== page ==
Abraham, the friend of God, loving his brother, Lot, and wanting to “get a Lot out of the world,” went into action. There are a couple of interesting things to note in Abraham’s rescue of Lot, because some of us have “put a Lot into the world.” More of us “know a Lot in the world.” These people are our brothers – and we want to get them out of the world.

And when Abram heard that his brother was taken captive, he armed his trained servants, born in his own house, three hundred and eighteen, and pursued them unto Dan.

Genesis 14:14, emphasis added

First, Abram’s servants, called out on a moment’s notice, had already been trained for battle. Do you have trusted friends in Christ that have been trained in battle? Our weapons are not carnal (fleshly). They are spiritual, but they are still weapons and we are still in a battle. Are you training anyone for battle? Have you yourself been trained for battle?

For though we walk in the flesh, we do not war after the flesh: (For the weapons of our warfare are not carnal, but mighty through God to the pulling down of strong holds; Casting down imaginations, and every high thing that exalteth itself against the knowledge of God, and bringing into captivity every thought to the obedience of Christ; And having in a readiness to revenge all disobedience, when your obedience is fulfilled.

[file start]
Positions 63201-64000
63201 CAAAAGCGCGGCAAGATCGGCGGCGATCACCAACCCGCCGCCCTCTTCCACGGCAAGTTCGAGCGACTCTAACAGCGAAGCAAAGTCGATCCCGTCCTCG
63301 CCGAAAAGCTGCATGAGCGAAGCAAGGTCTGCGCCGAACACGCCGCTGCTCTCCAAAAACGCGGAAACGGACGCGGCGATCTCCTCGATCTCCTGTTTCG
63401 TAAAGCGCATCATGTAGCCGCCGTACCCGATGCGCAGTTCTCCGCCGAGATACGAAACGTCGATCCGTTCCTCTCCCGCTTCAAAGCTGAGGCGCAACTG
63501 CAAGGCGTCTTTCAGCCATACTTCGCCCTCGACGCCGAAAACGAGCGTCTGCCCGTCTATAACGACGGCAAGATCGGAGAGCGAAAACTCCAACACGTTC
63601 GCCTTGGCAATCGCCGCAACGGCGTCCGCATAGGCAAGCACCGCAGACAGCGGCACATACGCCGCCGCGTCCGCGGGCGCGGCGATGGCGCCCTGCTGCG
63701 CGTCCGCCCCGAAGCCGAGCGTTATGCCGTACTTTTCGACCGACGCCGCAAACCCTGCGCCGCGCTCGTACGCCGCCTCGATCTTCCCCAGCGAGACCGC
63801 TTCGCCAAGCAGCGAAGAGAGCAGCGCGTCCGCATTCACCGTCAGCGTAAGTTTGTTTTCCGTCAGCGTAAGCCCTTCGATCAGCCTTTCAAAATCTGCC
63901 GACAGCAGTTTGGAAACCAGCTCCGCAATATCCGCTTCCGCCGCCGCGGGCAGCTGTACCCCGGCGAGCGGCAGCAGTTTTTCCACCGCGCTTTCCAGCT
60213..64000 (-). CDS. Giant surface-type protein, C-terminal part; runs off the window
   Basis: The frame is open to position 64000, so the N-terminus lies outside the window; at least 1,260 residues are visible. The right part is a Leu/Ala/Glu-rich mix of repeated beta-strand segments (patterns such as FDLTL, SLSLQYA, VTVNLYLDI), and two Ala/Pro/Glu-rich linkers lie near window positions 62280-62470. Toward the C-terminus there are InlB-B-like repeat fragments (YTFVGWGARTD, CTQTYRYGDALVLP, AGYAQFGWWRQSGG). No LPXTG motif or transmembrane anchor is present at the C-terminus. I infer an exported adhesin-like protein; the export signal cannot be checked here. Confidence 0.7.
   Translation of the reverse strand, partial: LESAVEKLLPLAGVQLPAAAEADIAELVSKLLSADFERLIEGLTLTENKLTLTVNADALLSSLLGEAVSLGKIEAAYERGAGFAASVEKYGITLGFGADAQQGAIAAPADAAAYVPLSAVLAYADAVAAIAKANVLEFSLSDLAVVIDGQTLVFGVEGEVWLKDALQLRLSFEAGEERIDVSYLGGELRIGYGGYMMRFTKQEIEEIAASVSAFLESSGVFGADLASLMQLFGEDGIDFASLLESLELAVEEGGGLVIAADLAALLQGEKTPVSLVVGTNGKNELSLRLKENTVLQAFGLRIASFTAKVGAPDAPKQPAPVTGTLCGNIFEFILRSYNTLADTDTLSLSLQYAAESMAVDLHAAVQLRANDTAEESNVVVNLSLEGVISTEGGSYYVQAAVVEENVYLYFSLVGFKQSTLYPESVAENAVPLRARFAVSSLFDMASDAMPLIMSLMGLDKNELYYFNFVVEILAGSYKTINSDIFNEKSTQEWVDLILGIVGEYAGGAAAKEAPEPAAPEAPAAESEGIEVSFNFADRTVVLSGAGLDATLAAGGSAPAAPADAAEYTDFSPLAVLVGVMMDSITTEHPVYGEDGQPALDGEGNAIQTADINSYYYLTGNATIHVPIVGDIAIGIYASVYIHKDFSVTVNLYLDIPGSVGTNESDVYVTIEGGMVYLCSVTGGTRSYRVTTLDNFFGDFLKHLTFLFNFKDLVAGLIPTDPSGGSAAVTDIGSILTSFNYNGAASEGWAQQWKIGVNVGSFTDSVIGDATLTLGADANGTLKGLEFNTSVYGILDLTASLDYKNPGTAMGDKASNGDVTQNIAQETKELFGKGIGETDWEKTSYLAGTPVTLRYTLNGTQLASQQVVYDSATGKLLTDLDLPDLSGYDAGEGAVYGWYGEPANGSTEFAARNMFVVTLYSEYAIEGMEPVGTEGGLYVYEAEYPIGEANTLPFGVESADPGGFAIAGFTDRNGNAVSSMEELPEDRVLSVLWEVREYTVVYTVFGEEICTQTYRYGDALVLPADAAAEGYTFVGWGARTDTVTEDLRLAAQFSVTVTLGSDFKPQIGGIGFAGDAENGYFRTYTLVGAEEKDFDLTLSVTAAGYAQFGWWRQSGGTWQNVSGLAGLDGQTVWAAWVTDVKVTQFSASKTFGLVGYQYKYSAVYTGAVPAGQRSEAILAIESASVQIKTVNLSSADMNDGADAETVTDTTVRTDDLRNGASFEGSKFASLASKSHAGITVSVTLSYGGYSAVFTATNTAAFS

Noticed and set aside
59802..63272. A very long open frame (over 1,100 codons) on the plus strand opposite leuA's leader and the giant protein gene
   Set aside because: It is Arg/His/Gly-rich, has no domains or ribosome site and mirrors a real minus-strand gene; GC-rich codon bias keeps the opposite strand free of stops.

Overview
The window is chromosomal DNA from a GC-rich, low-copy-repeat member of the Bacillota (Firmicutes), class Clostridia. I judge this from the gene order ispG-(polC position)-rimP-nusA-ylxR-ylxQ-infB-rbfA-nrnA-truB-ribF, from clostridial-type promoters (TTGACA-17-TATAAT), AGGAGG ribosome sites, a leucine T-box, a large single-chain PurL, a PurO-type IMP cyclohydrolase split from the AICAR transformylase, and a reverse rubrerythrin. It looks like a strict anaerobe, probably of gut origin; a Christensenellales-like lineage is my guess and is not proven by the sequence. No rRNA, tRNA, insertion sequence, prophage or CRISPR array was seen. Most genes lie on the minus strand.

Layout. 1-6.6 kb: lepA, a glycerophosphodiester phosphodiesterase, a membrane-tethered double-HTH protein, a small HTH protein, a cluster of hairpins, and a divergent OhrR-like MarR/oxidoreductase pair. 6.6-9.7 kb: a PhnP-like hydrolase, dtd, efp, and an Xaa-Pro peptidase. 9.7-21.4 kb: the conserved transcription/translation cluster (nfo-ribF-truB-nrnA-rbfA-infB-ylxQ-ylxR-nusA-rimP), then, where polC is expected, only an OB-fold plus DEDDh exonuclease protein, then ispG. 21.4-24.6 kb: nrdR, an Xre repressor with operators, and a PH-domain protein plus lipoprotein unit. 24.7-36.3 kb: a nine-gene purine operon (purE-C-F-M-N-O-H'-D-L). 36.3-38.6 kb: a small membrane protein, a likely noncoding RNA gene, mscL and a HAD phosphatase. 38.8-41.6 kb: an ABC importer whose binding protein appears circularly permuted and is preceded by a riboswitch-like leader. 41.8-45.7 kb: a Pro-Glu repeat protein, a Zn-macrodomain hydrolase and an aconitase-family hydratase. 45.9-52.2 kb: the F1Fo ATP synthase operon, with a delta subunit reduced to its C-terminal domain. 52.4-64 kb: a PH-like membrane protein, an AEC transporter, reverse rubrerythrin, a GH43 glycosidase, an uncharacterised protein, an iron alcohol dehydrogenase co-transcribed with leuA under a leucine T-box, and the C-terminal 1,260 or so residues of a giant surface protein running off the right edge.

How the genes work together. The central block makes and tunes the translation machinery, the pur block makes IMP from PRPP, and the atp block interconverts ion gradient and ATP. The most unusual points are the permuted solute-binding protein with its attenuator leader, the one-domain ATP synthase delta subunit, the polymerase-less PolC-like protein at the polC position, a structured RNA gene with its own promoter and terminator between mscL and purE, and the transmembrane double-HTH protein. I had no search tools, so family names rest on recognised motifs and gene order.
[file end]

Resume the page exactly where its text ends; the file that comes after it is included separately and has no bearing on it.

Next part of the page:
II Corinthians 10:3-6

Verse 4 presupposes that you know how to use a weapon – that you have been trained. The “readiness” in Verse 6 means a preparedness, a time of training.

Every believer ought to participate in discipleship training. This means sacrifice, not just a time of fellowship. There needs to be memorization. There needs to be straight talk about a new level of commitment to God’s Word. And there needs to be training.

And when Abram heard that his brother was taken captive, he armed his trained servants, born in his own house, three hundred and eighteen, and pursued them unto Dan.

Genesis 14:14, emphasis added

First, they were trained. Second, they were born in his own house. When you want to “get a Lot out of the world” – you are going to be tempted to use worldly programs – or earthly family members – but your first call should be to someone who has been born (“born again”) into the family of God.

For whatsoever is born of God overcometh the world: and this is the victory that overcometh the world, even our faith.

I John 5:4